Electron radiation belt safety indices based on the SafeSpace modelling pipeline and dedicated to the internal charging risk
Abstract. In this paper, we present the SafeSpace prototype for a safety warning system, dedicated to the electron-radiation-belt induced internal charging hazard, aboard spacecraft. The space weather tool relies on a synergy of physical models associated in a chain that covers the whole Sun-interplanetary space-Earth's inner magnetosphere medium. With the propagation of uncertainties along the modelling pipeline, the safety prototype provides a global nowcast and forecast (within a 4-day lead time) of the electron radiation belt dynamic as well as tailored indicators for space industry operators. They are meant to inform the users about the severity of the electron space environment via a three colored alarm system, which sorts the indices intensity according to a representative historical distribution of in-situ data. The system was challenged over the St-Patrick 2015 storm in order to assess its performance. It showed overall good nowcasting and forecasting capabilities, due to its broad physics-driven pipeline.
Nour Dahmen et al.
Status: final response (author comments only)
CC1: 'Comment on egusphere-2022-1509', Yann Pfau-Kempf, 10 Feb 2023
- AC1: 'Reply on CC1', Nour Dahmen, 26 Apr 2023
RC1: 'Comment on egusphere-2022-1509', Yihua Zheng, 17 Mar 2023
- AC2: 'Reply on RC1', Nour Dahmen, 26 Apr 2023
RC2: 'Comment on egusphere-2022-1509', Anonymous Referee #2, 01 Apr 2023
- AC3: 'Reply on RC2', Nour Dahmen, 26 Apr 2023
Nour Dahmen et al.
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The manuscript "Electron radiation belt safety indices based on the SafeSpace modelling pipeline and dedicated to the internal charging risk" was presented by Yann Pfau-Kempf and discussed by the members of the Journal club of the Space physics group at the University of Helsinki. This interactive comment presents the main points raised in our discussion, especially by Emilia Kilpua and Adnane Osmane in addition to Yann Pfau-Kempf.
This manuscript presents the complex modelling pipeline developed and used by the SafeSpace project to obtain indices for the internal spacecraft charging risk incurred by spacecraft at LEO, MEO and GEO orbits. A succinct overview of all the components of the pipeline is given, as well as the requirements and definitions used to develop the indices yielding three alert levels for the three orbital regions considered. Finally, the pipeline is validated by comparing its output with measured electron fluxes for the period of the St Patrick storm in March 2015. The effort that must have gone into chaining this large number of components into one modelling pipeline is deserving praises, and the challenge is indeed very significant, yet we would like to present a number of comments and suggestions that could hopefully help in bolstering the authors' conclusions regarding the quality of the results.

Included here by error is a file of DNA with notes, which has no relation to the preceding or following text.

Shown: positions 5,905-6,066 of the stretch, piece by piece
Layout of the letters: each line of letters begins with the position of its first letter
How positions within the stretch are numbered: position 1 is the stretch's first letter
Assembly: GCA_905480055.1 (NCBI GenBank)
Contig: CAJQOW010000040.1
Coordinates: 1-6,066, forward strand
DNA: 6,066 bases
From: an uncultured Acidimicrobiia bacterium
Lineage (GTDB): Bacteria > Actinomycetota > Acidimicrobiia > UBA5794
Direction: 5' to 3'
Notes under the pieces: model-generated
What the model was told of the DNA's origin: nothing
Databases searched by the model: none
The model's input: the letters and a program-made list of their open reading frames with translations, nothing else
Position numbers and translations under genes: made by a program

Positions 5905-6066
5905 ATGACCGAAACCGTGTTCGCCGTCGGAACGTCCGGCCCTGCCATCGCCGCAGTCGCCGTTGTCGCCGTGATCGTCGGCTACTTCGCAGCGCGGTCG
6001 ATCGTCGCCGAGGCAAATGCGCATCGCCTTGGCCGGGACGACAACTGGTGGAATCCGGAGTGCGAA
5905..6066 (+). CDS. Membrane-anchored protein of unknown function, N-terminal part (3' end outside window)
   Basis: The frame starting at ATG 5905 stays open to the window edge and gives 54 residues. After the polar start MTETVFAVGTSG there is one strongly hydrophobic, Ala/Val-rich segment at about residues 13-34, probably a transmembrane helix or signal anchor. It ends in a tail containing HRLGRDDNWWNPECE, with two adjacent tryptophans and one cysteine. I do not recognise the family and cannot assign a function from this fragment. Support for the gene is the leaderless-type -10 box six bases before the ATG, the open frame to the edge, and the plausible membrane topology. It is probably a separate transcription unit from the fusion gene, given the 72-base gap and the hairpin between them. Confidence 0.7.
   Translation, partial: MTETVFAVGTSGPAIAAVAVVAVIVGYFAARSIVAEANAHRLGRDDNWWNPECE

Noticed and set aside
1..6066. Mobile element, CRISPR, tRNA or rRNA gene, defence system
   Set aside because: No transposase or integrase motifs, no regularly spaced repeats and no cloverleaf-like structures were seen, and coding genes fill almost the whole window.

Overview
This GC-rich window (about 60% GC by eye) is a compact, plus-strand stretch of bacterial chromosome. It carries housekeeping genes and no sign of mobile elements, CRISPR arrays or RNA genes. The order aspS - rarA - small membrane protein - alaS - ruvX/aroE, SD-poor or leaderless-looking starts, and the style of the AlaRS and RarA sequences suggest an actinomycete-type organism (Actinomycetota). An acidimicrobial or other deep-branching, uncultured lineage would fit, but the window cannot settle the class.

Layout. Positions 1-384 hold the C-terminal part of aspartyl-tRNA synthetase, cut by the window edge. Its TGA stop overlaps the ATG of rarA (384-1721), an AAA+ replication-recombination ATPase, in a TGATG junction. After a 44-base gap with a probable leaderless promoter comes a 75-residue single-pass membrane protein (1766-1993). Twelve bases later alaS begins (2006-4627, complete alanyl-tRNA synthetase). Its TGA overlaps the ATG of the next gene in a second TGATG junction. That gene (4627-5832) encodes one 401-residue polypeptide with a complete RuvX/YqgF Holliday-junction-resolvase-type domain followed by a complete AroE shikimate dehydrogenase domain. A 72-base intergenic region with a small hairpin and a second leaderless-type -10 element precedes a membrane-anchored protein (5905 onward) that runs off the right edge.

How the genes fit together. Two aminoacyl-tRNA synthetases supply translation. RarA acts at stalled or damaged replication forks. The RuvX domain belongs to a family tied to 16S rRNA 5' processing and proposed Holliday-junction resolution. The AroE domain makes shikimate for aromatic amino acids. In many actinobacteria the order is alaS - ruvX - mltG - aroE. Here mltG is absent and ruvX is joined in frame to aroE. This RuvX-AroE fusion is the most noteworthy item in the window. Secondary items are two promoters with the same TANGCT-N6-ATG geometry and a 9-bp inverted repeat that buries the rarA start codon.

l. 75 and following: We are surprised by the use of By, isn't Bz a better first indicator of geoeffectiveness?
l. 111: Can the authors explain why they chose to use daily averages? Are these not underestimating strong events and wouldn't e.g. 12 or 24 hour fluences be more adapted to the purpose? Large flux events can be localized on timescales much less than a day and certainly do not obey Gaussian statistics, so the average will most certainly underestimate spacecraft exposure.
Section 4: We would like to suggest an additional validation step: could the authors compare the ensemble output of the solar wind propagation to observations at L1? A good match would indeed narrow down the sources of mismatch of the alert indices to observation to the latter part of the pipeline, but possibly the heliospheric part of the pipeline already introduces discrepancies with respect to observations?
l. 185–186: We would suggest a discussion of the computational cost of the pipeline in general and the Salammbô step in particular.
Firstly, we feel that the present study would be a lot more convincing if the indices matched better, we are reluctant to call the results "fine" as presented. If indeed the critical factor is the low resolution of the Salammbô grid, we would suggest to show the same analysis run with a good grid and accordingly better matches between forecast/nowcast and observed indices.
Secondly, how quickly can the code be run on what kind of architecture? What elements can be e.g. parallelised to obtain a better performance? What would it cost in terms of required computing to run the Salammbô step with a better grid operationally? As this manuscript presents a tool with expected operational applicability, we would appreciate seeing some quantitative estimations of the requirements for operational deployment, in particular regarding the grid resolution of Salammbô pointed out by the authors.
l. 71–74: What CME model is used in the propagation modelling?
l. 73: What is the source of the magnetograms used?
l. 114–116: Can the authors develop a little this point (here or elsewhere in the text): what distinguishes the proposed indices from already-existing three-colour warning levels or other such indices?
l. 85: Could the authors introduce the variables used as they may not be familiar to all readers?
Figure 4 has poor resolution, and the third panel's horizontal axis line is missing. It would be more useful to have integer tick marks and values for the last panel with the Kp index.
l. 187: as regards the forecast results
l. 190: beforehand -> before
Table 2 and throughout: certainly the authors mean 10th-90th percentile, not decile.
Figure 5: median
l. 210: no "of"
l. 218: sensibility -> sensitivity